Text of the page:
These days, screenshot applications are a dime a dozen, and you can do image editing offline , online and even on your phone . So what’s a new way that you can make use of image editing or screenshot tools that goes beyond just opening up an app and editing images? What if you could integrate image editing directly into your batch jobs or Windows scripts ?
If you’re familiar with IrfanView , and think that it’s only a simple image editor and screenshot app, then I invite you to take another look. All of the following script commands can be run from the command prompt, so long as you are working in the directory where IrfanView is installed – which is typically “C:\Program Files(x86)\IrFanView\”. All of the following commands will work from there, or you can include that directory in your system PATH variable so that the “i_view32.exe” command will be recognized no matter where you’re working from.
Running IrfanView Commands
You can find a long list of script commands from within the IrfanView application when you click on Help and search for “command line options“. I want to point out 10 of the most powerful and useful commands that are available. You can issue these from the command prompt (or from within a Windows Script or Batch file).
Create An Instant Slideshow
The first command I want to show you is one that creates an instant slideshow from a whole bunch of pictures. These can be pictures that you have stored in a directory, or from a list of files defined in a text file. The command is as follows:
"i_view32.exe /slideshow=c:\temp\testpics\*.* /closeslideshow"
The way this works is simple. You could replace “c:\mypictures\*.*” with “c:\mypics.txt” if you like if you want to use a text file filled with a list of pictures with the full path for each.
Pictures show up in the center of your screen on a black background. The /closeslideshow parameter tells the app to close automatically after the last picture.
The nice thing about being able to launch a slideshow with one command line is that you can display your slideshow instantly without any work. Just type the command and start scrolling!
Look At All Images In A Directory
The next command is a fast way to take a look at all images within a directory without the need to open up every one of them.
"i_view32.exe c:\temp\testpics /thumbs"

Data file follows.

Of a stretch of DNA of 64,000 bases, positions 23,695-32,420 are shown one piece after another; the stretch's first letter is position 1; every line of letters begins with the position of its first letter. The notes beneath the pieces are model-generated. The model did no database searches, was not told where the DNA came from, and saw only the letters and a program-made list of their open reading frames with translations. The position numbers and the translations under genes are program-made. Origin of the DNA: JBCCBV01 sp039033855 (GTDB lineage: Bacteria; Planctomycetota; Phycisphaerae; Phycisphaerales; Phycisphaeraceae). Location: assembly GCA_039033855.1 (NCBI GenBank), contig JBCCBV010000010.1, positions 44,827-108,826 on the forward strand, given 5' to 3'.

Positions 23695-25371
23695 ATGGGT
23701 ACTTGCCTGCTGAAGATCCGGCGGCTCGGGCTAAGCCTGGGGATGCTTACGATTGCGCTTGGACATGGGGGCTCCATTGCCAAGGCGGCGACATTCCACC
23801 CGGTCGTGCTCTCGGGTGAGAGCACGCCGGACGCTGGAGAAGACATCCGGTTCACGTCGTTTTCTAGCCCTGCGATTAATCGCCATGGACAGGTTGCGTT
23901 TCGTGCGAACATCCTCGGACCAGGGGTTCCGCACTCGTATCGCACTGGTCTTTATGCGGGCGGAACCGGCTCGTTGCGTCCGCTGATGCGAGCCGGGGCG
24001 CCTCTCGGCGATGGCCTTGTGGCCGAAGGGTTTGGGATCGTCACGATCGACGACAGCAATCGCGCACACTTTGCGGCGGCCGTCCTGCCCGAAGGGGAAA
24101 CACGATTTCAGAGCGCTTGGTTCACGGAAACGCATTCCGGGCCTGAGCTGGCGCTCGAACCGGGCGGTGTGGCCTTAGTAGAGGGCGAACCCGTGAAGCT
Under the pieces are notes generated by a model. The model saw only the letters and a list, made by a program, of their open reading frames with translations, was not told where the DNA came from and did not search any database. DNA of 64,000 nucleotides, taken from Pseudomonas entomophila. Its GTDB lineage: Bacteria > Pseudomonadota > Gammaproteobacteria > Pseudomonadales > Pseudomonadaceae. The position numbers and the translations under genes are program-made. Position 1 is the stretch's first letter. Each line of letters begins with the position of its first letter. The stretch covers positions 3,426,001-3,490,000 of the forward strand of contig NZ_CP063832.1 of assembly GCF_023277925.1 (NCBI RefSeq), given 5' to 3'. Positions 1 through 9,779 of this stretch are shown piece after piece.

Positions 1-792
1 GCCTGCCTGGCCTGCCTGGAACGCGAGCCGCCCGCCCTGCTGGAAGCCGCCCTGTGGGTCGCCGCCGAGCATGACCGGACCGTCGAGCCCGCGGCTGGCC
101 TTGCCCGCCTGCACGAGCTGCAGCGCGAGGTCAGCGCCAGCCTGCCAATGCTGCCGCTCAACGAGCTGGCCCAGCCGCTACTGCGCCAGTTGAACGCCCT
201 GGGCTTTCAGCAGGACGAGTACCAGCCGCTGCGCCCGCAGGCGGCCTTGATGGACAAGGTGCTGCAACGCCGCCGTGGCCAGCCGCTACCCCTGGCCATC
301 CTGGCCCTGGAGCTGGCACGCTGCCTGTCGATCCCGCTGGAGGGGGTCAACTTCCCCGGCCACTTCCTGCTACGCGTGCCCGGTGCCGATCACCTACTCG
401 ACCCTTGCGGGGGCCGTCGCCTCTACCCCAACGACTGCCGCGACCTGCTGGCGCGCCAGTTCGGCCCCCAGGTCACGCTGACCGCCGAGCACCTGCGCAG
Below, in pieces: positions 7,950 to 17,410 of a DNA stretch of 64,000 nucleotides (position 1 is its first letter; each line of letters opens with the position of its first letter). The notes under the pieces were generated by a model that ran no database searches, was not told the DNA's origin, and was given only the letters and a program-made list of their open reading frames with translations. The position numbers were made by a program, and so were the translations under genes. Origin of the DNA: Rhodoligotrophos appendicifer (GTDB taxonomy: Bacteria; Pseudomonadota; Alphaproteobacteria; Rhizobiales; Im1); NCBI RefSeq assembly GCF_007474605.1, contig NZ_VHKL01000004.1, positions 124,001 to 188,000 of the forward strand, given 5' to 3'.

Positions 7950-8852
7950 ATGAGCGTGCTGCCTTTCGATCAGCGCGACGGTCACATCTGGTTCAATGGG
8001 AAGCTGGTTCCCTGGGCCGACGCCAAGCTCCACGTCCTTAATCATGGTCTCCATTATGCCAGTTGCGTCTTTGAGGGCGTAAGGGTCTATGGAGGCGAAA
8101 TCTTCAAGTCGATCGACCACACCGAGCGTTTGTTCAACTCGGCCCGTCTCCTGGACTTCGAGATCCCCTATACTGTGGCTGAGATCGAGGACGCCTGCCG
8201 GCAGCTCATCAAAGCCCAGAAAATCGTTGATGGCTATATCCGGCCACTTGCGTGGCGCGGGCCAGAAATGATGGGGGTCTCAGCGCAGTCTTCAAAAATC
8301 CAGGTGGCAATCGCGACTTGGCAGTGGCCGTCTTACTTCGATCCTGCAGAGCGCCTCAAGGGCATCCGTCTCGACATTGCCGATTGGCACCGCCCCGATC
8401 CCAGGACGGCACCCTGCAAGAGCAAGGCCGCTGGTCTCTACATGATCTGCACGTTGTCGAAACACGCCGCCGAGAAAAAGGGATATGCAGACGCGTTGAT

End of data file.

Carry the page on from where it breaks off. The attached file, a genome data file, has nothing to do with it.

This instantly launches IrfanView in thumbnail mode, and defaults to the directory that you’ve defined.
Resize Lots Of Images At Once
The third command I want to cover is my favorite. One thing that I find annoying and time consuming is resizing a large collection of images.
Instead, just issue this command and you’re done in seconds.
"i_view32.exe c:\temp\testpics\*.jpg /resize=(200,100) /aspectratio /resample /convert=c:\temp\testpics\testsmall\*.png"
Let me break this down. The first part defines your source directory and image type. Then you define the resize parameters. The last part of the command will convert the output images to any format. In seconds, all images are done.
Send Image Collections To The Printer
The fourth command is pretty simple. Want to send a collection of images to your default printer? Just issue the following command.
"i_view32.exe c:\testpics\*.jpg /print"
Take Instant Screenshots With A File Timestamp
Another pretty cool command is one that takes an instant screenshot and saves as a file with a time stamp.
"i_view32.exe /capture=0 /convert=c:\temp\capture_$U(%d%m%Y_%H%M%S).jpg"
The capture=0 could be 1 (current monitor), 2 (foreground window), 3 (client area), 4 (rectangle section), or 5 (launch in capture mode).
Once the full screenshot is saved to file, you can email it or process it using other Windows Scripting or Batch commands. The potential of this command is pretty powerful.
Search For Images Quickly On Your Computer
The sixth command is a fast and easy way to search for images on your computer. Just type:
"i_view32.exe c:\temp\testpics\ /thumbs /filepattern="*.png""
This will open IrfanView in thumbnail mode, using the file pattern that you defined.
Deny User Permissions
The next command I wanted to show you is probably the coolest. Let’s say that you’re writing a Windows Script and you want to display a picture to the user, but you don’t want to let them modify or change the file. You can accomplish this with the following command:
"i_view32.exe c:\test.jpg /hide=7"
The “hide” value is a combination of what parts of the window you want to hide. Just choose 1 (toolbar), 2 (status bar), 4 (menu bar), or 8 (caption). To combine multiple parts of the window, just add the numbers together!
Be careful about using 15, because if you hide everything, the user will have no way of ever closing the window at all.
Output Text Files To A TIF File
Some other wonderfully useful commands include outputting text files to a TIF file:
"i_view32.exe c:\test.jpg /append=c:\test.tif"
Create A Panorama Image
Creating a panorama image from multiple images – 1 is horizontal and 2 is vertical.
Set An Image As Desktop Wallpaper
Finally, the command that could also make for a pretty good practical joke if you use the right photo, the command to set an image as the computer desktop wallpaper background.
"i_view32.exe c:\test.jpg /wall=0"
Set wall equal to 0 for a centered image, 1 to tile it, 2 to stretch it and 3 to resize the image proportionally.
You can set the background image on your PC using this command much faster than the number of clicks it takes to do it otherwise. That’s the beauty of the set of command tools you get through IrfanView – you can process and manipulate images on your PC much faster and more efficiently than would ever be possible using the old point and click approach.
Give a few of these commands a try on your own PC and see if it helps you save a little time and become more productive when dealing with images. Share your thoughts and your own IrfanView command line tips in the comments section below.
Image credits: Kakao Por